It's humbling to realize you're not ready for the high impact stuff.  But it takes away the sting to know that keeping up with the athletes on the screen isn't the point.  (Though, admittedly a hard one to always accept when you're competitive like I am.)

The point is to go as hard as you can, to take a break when you need it, and then to get back up and get in there and focus on making yourself stronger.  As Shaun T would say, "You are simply working on your personal best.  There is no shame in stopping at your max."

Whether in my workout, or in life, the point is to do the best I can.  Not to measure up to the superstars (or to the unattainable), but just to do my best.  And I won't discover what that point is until I push it and take that chance.

Surprisingly, this workout is teaching me to give myself a bit more grace; to not be afraid or ashamed of maxing out.  But to find that point (and perhaps fall down), then gather myself, get back up, and do better next time.

No shame.  Imua.  Moving forward and being better than I was before.


P.S. - I want to mention that for a few days after my embarrassing fall, I walked with a bit of a limp.  Falling hurt!  But it made me think that sometimes a limp can be a badge of honor.  Because it means you tried.  You reached.  And maybe it didn't work out the way you planned.  But you'll heal, and you can try it again.

Tuesday, January 13, 2015

One Little Word: Imua

In late December, I was minding my own business and watching the latest episode of The Biggest Loser.  The final five contestants left "The Ranch" to go to Kauai, Hawaii.  When they were officially welcomed by Alison Sweeney, the host, she said:

"Aloha.  Welcome to the island of Kauai. Elite athletes from every corner of the earth head here to battle the elements and push themselves in some of the greatest physical challenges on earth.  It's traditional in Hawaii to wish people before a sporting event Imua, which means "move forward". So for all of you, keep up the good work. Imua everyone.  Good luck.  I'll see you soon."

And it was like a little bit of lightning struck my brain.  I immediately knew I had my next "One Little Word."  Because it was right around this time when I truly felt like I was emerging from a fog. It's a surreal feeling actually -- to finally get enough distance from something to have some perspective.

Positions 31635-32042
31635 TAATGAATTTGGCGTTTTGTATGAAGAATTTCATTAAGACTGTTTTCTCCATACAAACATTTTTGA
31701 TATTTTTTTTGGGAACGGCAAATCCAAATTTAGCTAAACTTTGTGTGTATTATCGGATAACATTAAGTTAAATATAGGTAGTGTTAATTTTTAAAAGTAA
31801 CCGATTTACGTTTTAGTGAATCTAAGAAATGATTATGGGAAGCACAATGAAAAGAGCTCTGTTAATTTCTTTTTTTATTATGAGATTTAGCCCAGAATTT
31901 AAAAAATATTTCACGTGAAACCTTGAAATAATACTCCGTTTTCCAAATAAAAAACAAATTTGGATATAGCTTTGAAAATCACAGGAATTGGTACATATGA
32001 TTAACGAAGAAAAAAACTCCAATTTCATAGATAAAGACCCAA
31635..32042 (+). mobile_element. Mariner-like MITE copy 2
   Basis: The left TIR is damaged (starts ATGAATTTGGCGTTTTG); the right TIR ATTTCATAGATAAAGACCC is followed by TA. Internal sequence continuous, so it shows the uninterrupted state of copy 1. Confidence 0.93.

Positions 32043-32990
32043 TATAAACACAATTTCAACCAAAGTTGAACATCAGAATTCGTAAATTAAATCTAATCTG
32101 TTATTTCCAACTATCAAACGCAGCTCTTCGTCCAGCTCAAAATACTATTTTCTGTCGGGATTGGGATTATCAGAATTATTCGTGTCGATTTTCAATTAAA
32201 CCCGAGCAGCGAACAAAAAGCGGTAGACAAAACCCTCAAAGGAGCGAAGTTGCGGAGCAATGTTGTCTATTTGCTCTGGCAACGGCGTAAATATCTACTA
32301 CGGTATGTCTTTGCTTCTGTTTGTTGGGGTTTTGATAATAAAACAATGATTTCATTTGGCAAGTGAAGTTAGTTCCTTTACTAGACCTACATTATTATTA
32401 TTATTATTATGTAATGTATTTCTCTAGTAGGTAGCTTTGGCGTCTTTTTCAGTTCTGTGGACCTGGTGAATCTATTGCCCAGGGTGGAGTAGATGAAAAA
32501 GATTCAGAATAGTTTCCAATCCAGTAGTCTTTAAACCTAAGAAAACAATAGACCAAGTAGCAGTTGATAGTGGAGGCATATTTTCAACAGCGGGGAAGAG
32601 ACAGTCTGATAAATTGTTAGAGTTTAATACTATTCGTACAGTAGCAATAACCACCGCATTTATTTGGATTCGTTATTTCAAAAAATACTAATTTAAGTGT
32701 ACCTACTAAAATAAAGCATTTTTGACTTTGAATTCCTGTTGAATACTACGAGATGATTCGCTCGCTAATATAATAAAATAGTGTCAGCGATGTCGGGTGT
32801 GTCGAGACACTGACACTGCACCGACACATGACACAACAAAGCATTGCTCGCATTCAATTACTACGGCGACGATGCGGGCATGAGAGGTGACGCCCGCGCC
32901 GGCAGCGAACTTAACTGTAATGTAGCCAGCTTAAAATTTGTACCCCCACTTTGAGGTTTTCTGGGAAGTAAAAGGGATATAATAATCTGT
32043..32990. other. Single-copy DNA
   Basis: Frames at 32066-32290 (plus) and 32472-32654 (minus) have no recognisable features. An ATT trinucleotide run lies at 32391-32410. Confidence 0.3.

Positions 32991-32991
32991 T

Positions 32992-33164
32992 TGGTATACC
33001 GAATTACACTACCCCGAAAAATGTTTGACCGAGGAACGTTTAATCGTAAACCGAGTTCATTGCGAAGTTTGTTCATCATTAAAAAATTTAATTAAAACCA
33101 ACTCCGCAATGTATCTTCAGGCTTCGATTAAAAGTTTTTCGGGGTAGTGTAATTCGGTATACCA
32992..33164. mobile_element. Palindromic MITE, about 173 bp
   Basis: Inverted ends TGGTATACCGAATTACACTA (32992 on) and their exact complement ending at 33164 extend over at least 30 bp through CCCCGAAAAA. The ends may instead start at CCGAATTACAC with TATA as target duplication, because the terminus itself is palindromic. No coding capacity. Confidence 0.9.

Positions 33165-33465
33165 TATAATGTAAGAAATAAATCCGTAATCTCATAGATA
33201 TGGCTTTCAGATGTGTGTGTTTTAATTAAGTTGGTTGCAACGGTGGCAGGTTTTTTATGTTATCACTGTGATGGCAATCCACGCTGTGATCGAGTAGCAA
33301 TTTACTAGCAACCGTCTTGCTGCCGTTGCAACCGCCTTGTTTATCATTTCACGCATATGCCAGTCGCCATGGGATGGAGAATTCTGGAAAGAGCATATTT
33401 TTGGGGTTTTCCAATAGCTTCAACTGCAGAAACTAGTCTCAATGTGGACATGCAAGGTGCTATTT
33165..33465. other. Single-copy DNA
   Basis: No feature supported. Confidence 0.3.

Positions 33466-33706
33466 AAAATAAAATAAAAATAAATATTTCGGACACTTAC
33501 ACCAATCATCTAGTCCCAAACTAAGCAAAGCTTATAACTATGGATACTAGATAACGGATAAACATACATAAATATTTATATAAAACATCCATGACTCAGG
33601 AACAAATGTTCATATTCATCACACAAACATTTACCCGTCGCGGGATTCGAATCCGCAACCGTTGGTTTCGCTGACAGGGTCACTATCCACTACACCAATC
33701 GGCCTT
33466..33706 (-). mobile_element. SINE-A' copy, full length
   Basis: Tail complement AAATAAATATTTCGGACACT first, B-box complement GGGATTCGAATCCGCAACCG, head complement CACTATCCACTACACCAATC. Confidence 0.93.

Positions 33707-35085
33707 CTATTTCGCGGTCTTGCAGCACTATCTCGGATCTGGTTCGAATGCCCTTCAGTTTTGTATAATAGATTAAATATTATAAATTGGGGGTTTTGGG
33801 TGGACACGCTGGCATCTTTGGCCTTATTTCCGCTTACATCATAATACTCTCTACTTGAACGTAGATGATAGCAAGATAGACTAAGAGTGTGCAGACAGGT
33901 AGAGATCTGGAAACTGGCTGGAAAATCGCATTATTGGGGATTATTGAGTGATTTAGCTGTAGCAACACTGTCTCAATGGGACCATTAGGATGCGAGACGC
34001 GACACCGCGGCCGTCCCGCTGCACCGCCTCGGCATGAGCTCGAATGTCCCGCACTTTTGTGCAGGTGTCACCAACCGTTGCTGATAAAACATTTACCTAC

That sounded vague.  Here's what I mean.

I didn't really realize how much of a toll my spirit had taken over the past two years until I started settling back into my house and trying to move forward.  Instead of immediately springing into my dreams and ambitions, I feel like I've wasted the past two months! (maybe more.)  But God has been speaking to me; healing cracks and hurts I didn't know I had, and revealing areas in which I need to repent and change.  That's never comfortable, but at the same time, I'm also grateful to have my eyes opened.

Soon after finding the word imua, I read Philippians 3:12-14 from the Message translation.  It literally shouted out to my heart.

"I’m not saying that I have this all together, that I have it made. But I am well on my way, reaching out for Christ, who has so wondrously reached out for me. Friends, don’t get me wrong: By no means do I count myself an expert in all of this, but I’ve got my eye on the goal, where God is beckoning us onward—to Jesus. I’m off and running, and I’m not turning back."

That's my prayer.  To go ever toward Jesus, and not turn back.

Taking a moment to look back on my previous words -- Tenacity, (2010) Generosity. (2011) Fast. (2012) Servanthood.(2013-2014) -- I can see how meditating on each one has helped me to learn and grow.

I really have a special feeling about this one though.

Like I said... I'm emerging from my fog, reconnecting to my life, and looking forward to my year of  moving forward.